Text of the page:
The Nativity Story (upper elementary/middle and high school) is a family favorite. Although it is not an animated film, we chose to show it to our children last year. It can be a bit harsh and realistic, for example, when Elizabeth and Mary each give birth, there is nothing cute and cuddly about it. But it beautifully portrays the reality of the situation. Again, as with any biblically based movie, be sure your children know what the Bible says and can discern the truth from creative license.

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Our other favorite is Veggie Tales: St. Nicholas. (preschool/elementary) This animated depiction beautifully explains to children the truth behind the idea of Santa Claus by introducing them to the real St. Nicholas by creating a story based on one of the legends surrounding his generosity.

Other family favorites are:

As you move into the Christmas season, may the activities, books, and movies you share with your family bring you all closer to Jesus and His gift of Salvation.

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Countdown to Christmas

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This week, an adorable little monkey began creating quite a stir in the Ladouceur residence!

Who is this little Monkey?

His real name is Melchior Noel Yule, but he prefers being called Melk the Christmas Monkey. Melk’s mission in life is to tell children all about God and His great love for us.

Melk is nocturnal, so he is awake while your children sleep. When they wake up, your little ones will find out what Melk has been up to! He is never mischievous, but he is always involved in some kind of activity that your children can join in when they find him.

From making paper chains and gingerbread houses to taking family photos and making tree toppers, Melk engages your children in activities which ultimately teach them about the character of God.

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Some reasons I prefer Melk as a daily Christmas visitor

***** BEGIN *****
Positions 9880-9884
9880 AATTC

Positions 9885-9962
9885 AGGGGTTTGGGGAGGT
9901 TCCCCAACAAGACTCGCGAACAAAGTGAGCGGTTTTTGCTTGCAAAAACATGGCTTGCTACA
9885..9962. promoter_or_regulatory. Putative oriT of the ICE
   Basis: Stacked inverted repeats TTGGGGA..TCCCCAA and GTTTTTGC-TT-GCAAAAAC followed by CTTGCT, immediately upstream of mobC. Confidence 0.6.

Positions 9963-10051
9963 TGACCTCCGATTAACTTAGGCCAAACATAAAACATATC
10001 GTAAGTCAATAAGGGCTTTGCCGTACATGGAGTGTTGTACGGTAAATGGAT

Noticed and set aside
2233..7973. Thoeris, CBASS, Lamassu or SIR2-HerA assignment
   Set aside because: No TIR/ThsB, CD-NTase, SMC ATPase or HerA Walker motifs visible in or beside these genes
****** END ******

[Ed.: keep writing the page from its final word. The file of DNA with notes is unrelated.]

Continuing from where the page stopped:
I love Christmas, but sometimes, the act of preparing so many different activities can become overwhelming. Melk is our only daily activity for Christmastime. Katie Hornor (the author of Putting on the Spirit devotional and the new book In Spite of Myself) has already done all of the planning. All I have to do is follow her directions. She has given a list of what is needed, links to the downloads of the crafts suggested, and what activity Melk should be working on when the children find him in the morning.

I appreciate that Melk is never found getting into mischief. He is always doing something sweet, fun, productive, or enjoying Christmas with the innocent wonder of a child (like the morning my children find him sleeping under the tree).

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Rather than being someone who reports back to Santa about how the children are behaving, Melk points children to God and explains Biblical truths in easy to understand ways.

Melk, the Christmas Monkey: Teaching God’s Character through Bible Lessons and Activities the Entire Family Can Enjoy is available through Amazon as a paper back book or Kindle edition. (Note: The actual monkey is not part of your purchase. The monkey I purchased several years ago is no longer available, but you can find a similar monkey here.)

You can follow our family’s Melk adventure on Instagram.

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Redemption of the Picture-Perfect Moment

With Halloween over and the Christmas season beginning basically the next day, it means I have to mentally prepare myself now for the supposed “picture-perfect moment.”

For all you Dads out there, you know exactly what I’m talking about. Everybody is having a great time, the kids are content and you finally have a moment to sit and relax. Out of nowhere, you hear the words, “Alright! Time for a picture!”